Hofman kept accusing himself of dilettantism, fidgetiness, which prevented him from concentrating on a single problem deeply and in the long term. However, looking at that rather small set of his works with the benefit of hindsight, one will find out that even seemingly distant topics are connected by the author's personality. From his early years at the grammar school he was intensely immersed in national and social issues and uncompromisingly tested his own religious faith. He sought a reflection of those three history forces in both collective and individual activities, seeing the precondition of action as the key attribute of true humanity in them. Hofman saw the pinnacle of achievement in a work of art - in particular in a literary work - embracing the greatest strength to influence human lives. All the said elements he found in Mickiewicz, which is why Hofman's study on him is so suggestive. It depicts what permanently occupied Hofman's mind, filled his diaries and what we could call the anatomy of a creative act in a compact form, for within a closed destiny.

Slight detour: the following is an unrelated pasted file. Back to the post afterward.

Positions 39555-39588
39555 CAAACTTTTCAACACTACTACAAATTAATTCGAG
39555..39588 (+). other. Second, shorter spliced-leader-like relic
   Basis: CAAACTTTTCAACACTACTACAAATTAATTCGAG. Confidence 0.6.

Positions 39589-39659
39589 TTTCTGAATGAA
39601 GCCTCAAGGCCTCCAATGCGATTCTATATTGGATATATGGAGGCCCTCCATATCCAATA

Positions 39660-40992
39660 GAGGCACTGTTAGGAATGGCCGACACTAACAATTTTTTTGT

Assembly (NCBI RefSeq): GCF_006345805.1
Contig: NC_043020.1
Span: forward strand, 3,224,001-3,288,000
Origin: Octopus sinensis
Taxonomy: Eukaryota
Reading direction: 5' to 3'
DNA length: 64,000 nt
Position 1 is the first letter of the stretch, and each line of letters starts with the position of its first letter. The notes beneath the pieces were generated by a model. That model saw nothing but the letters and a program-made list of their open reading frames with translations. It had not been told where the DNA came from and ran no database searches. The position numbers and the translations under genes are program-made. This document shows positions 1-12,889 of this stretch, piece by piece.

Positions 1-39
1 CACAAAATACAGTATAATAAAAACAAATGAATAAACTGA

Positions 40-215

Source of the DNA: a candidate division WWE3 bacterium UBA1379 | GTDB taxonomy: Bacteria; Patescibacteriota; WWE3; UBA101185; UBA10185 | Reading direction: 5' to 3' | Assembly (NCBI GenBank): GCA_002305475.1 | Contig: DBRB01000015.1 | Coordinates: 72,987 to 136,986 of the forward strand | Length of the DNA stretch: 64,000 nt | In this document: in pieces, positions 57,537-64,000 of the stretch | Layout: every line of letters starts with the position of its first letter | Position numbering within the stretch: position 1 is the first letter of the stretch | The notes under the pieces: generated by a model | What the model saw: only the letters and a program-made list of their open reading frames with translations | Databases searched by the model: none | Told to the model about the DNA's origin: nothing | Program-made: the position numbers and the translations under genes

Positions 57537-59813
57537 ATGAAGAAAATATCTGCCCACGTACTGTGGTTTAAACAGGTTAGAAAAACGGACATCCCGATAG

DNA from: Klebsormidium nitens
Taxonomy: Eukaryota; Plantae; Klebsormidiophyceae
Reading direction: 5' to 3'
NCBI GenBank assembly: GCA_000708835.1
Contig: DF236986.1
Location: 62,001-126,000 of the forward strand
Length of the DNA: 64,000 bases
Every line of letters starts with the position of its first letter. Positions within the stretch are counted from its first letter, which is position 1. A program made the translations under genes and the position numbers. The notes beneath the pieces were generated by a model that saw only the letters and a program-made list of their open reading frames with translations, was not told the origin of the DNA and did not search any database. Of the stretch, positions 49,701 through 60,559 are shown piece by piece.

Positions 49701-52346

Hofman's translation from French of Psychologie des foules by Gustav Le Bon, which he named Duše davů, was his first published work (in 1895). His paper concerning the Czech translation of Friedrich Nietzsche's Unzeitgemäßen Betrachtungen (in Czech Nečasové úvahy) published in January of Hofman's death year, 1903, was the last one. This is a symbolic framework for the inner world of a tragic solitaire, who passionately desired to leave a trace that would not disappear after his departure. Finding a consistent picture of the spiritual climate of the late 19th century both in his private notes and research works, this work endeavours to confirm that his efforts were successful.